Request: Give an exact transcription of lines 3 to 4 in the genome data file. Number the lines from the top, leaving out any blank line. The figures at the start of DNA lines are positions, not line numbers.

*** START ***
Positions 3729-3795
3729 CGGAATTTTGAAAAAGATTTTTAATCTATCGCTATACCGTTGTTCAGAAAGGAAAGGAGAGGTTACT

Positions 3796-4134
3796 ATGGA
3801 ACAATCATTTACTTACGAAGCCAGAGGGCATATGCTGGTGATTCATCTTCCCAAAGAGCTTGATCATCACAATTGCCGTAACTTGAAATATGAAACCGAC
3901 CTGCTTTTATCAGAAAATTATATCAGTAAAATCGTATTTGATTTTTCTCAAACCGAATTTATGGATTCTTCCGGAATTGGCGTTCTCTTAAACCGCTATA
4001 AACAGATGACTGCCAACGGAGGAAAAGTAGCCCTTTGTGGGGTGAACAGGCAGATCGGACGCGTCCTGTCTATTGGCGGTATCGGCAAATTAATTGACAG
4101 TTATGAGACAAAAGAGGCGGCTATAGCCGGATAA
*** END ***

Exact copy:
Positions 3796-4134
3796 ATGGA